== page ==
Shane Nelson, who was in Venice with his girlfriend and her children, said he saw a car coming directly at them as they walked along Ocean Front Walk. Nelson said he saw Edward Baily, a pedestrian who was hit by the car, dragged 15 to 20 feet and stated that the car’s driver made no effort to avoid pedestrians on the boardwalk.

“The vehicle seemed to move in very deliberate directions,” said Nelson, 44.

An emergency medical technician from Durango, Colo., Nelson testified that he provided Baily with medical assistance for scrapes and abrasions before paramedics arrived.

Elizabeth Adams, 33, testified that she had planned to go hat shopping with a friend and was waiting for her with other friends on an apartment balcony on the 400 block of Ocean Front Walk when she witnessed a car strike several people as it headed south on the boardwalk.

“Did you see the driver try to swerve, apply the brakes or avoid hitting anyone? Avila asked.

“It appeared as though the driver was following the crowds of people. I still have nightmares about it,” Adams said through tears. “Whenever I hear a loud engine … it’s something that I’ll never forget.”

Cooper asked only perfunctory questions of most witnesses but mounted challenges to the testimony of Nelson and Adams. On cross examination he confronted Nelson about his testimony during a September preliminary hearing in which he put the distance of Baily being dragged at approximately 10 feet.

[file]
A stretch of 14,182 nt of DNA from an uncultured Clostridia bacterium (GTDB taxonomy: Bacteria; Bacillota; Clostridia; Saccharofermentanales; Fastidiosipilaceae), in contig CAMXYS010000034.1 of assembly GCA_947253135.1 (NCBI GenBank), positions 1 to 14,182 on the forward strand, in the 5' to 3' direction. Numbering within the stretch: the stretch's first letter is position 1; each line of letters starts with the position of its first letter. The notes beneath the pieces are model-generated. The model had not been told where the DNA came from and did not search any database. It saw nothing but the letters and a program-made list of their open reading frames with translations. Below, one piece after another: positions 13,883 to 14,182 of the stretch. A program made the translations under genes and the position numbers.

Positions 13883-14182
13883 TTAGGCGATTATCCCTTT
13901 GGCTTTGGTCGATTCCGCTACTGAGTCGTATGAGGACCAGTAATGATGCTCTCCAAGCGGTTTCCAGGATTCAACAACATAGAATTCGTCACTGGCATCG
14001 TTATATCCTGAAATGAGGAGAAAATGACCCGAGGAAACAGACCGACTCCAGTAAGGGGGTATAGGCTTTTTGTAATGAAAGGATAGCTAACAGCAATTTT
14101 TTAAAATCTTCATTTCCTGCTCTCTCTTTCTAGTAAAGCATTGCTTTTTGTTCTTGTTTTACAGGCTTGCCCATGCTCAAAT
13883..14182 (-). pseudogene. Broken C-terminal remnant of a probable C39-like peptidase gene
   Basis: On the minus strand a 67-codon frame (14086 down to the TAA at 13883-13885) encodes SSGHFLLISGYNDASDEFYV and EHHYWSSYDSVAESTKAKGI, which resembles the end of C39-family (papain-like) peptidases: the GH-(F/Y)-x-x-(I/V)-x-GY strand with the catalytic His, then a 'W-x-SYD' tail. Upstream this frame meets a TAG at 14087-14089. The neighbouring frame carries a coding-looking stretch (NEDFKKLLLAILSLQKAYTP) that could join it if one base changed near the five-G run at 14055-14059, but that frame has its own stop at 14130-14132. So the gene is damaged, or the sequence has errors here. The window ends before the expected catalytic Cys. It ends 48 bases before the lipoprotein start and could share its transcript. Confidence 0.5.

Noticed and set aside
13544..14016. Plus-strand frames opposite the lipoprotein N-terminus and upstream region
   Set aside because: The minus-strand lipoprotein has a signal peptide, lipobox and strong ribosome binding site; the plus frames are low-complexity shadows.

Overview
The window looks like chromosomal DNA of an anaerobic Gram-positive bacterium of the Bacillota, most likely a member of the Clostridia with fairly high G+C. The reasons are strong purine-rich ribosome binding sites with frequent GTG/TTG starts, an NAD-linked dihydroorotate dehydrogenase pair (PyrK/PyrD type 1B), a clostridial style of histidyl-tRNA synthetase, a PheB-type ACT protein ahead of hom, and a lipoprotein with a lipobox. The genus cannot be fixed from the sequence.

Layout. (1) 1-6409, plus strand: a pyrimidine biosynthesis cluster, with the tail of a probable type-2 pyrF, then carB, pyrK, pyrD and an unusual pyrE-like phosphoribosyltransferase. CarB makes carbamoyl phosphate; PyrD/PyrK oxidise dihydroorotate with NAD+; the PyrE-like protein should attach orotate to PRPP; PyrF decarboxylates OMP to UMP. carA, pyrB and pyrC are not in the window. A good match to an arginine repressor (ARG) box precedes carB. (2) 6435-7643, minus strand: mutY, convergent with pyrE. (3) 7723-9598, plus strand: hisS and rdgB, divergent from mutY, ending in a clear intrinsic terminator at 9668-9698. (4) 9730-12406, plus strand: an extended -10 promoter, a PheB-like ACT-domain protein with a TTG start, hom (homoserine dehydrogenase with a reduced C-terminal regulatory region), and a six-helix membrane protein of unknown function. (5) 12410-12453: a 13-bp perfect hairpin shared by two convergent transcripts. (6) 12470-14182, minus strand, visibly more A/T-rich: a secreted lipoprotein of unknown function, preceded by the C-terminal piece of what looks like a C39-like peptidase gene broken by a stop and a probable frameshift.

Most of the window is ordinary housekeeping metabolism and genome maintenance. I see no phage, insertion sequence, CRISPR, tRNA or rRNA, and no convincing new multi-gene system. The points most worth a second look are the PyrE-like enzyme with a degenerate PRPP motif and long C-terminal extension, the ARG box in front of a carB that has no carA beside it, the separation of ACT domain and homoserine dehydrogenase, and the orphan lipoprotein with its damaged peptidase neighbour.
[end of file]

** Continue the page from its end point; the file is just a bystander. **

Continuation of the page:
Cooper was also able to get Nelson to acknowledge that he had seen YouTube videos of the accident and online comments about the crash prior to taking the stand last week.

“After seeing new information, you felt that it was necessary to change your testimony?” Cooper asked.

Nelson denied that seeing the videos had impacted his testimony.

Cooper also pounced on an earlier description that Adams had given to police about the description of the driver. Campbell is white, but Adams identified the driver as Latino, male and muscular.

“I really don’t know. I was kind of in shock when it happened and I didn’t really see [the driver] very well,” Adams said.

Cooper also pointed to an earlier statement given by Adams that she saw the vehicle “race down” Dudley. Using a map, Cooper noted that from the balcony where Adams was standing, a car traveling north on Dudley could not be seen.

None of the aforementioned witnesses were able to identify Campbell as the driver.

On Friday Avila took testimony by Los Angeles County criminalist Jennifer Francis, who painstakingly detailed collection of evidence at the crime scenes aided by a variety of photographs and other images.  Francis said she collected hair fibers from the windshield, trunk and the hood of the Dodge Avenger, which investigators found on Beverly Boulevard in Los Angeles.

One of the prosecution’s first witnesses was Christian Casadei, Gruppioni’s husband. According to news reports, Casadei testified that he saw the Dodge Avenger and began running down the boardwalk to escape being run over. After the car struck him, Casadei told the court that he did not see his wife again until he saw a group of people standing over her.

The jury of seven women and five men appeared to pay rapt attention to the cross examinations of Nelson, Adams and Francis.

The defense could wrap up its case by Memorial Day, Cooper said.

“The case should get very interesting after the break,” he said.